Others making target changes include:

* National Bank Financial’s Patrick Kenny to $57 from $56 with an “outperform” rating.

“With the newly secured growth bumping our long-term estimates, our target taps up $1 to $57,” he said. “Despite a relatively skinny total return opportunity of approximately 9 per cent, we maintain our Outperform rating ahead of the Wabamun CCS hub potentially being sanctioned, representing 5-per-cent further valuation upside.”

* CIBC World Markets analyst Robert Catellier to $58 from $57 with an “outperformer” rating.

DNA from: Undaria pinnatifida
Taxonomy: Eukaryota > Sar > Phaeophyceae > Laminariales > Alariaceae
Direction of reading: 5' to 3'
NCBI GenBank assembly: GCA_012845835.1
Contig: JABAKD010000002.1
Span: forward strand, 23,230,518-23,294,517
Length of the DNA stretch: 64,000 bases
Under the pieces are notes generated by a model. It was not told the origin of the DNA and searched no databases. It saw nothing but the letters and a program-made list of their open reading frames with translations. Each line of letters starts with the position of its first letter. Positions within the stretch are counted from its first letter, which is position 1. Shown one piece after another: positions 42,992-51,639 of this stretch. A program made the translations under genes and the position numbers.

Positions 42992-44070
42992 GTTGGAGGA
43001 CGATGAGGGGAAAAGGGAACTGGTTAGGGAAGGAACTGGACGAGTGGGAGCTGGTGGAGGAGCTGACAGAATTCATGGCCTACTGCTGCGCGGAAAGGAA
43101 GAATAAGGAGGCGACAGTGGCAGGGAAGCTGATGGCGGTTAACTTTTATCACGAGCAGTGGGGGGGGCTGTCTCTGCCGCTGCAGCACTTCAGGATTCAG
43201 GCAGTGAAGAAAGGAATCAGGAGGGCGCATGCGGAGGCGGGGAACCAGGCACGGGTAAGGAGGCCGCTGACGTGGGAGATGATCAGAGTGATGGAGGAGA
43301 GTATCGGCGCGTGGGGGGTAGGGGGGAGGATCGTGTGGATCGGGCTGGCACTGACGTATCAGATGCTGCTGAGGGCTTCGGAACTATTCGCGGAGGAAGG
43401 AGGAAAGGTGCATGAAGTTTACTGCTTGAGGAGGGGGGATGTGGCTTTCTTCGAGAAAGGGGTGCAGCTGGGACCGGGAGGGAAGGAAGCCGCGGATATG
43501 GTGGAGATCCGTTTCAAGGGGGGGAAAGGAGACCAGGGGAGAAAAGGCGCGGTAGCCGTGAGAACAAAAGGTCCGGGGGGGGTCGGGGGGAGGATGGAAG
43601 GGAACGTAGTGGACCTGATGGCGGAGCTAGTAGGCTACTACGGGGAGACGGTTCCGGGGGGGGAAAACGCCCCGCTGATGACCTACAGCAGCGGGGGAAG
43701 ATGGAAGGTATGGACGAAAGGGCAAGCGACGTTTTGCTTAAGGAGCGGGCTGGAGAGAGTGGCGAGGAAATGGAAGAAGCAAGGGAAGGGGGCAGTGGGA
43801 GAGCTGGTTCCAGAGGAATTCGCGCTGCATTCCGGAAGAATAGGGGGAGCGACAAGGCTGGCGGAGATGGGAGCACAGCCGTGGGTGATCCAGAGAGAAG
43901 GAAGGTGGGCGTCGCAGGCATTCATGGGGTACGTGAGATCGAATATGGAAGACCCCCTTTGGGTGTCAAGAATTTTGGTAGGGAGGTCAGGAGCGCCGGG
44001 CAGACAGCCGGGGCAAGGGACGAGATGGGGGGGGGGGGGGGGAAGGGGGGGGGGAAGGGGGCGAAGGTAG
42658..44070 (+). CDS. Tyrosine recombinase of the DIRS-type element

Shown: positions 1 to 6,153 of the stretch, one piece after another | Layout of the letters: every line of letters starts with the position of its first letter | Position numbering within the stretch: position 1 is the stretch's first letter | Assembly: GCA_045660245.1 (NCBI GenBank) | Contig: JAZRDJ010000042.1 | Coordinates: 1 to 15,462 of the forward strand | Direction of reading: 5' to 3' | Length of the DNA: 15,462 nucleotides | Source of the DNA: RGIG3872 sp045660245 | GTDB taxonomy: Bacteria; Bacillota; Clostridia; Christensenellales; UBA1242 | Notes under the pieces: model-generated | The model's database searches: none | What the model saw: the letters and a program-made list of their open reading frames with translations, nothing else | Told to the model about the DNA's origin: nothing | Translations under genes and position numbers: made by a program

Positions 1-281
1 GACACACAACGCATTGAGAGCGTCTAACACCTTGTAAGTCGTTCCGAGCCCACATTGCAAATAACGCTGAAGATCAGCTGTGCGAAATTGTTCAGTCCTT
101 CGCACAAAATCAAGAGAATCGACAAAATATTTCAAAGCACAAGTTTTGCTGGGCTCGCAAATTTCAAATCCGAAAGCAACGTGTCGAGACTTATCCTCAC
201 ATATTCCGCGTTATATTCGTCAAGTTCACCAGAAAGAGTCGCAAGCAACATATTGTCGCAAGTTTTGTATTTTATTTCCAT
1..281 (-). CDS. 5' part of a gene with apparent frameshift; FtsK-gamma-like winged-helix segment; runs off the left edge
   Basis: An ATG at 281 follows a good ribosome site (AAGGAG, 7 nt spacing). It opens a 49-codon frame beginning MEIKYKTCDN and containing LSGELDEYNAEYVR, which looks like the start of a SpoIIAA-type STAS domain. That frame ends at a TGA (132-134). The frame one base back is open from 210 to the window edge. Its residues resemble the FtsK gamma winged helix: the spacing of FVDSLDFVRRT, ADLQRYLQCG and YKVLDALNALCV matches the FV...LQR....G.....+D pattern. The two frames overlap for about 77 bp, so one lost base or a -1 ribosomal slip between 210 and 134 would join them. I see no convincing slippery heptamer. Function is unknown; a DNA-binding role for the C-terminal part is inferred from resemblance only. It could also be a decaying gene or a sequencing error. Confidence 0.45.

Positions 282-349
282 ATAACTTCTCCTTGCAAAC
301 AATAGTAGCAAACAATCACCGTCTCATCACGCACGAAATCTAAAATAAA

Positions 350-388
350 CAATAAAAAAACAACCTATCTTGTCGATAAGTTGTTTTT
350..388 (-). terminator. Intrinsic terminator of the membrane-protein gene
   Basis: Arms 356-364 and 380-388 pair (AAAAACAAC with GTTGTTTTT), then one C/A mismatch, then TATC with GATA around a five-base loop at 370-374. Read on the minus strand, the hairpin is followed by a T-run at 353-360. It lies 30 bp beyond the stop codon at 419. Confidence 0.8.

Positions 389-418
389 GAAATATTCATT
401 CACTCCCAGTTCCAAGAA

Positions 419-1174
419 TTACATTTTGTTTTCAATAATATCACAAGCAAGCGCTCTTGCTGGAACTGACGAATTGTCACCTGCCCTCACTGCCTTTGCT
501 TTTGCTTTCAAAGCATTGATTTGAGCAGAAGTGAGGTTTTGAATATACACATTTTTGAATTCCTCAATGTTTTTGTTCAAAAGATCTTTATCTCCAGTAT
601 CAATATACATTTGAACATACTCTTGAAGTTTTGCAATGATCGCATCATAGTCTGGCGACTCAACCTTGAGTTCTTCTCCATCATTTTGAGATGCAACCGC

“The recent pace of project additions ($3B since the IR day in December), and solid system utilization keep us constructive on the company’s outlook despite mixed Q4/21 results. Stronger consideration of buybacks and continued progress on low-carbon ESG-friendly projects are positives,” said Mr. Catellier.

* TD Securities’ Linda Ezergailis to $59 from $57 with a “buy” rating.

* Raymond James’ Michael Shaw to $54.50 from $53 with a “market perform” rating.

* BMO’s Ben Pham to $59 from $57 with an “outperform” rating.


Believing 2022 is “full of possibilities” for Pembina Pipeline Corp. (PPL-T), Scotia Capital analyst Robert Hope raised his recommendation for its shares to “sector outperform” from “sector perform” on Monday, touting “many avenues to growth upside.”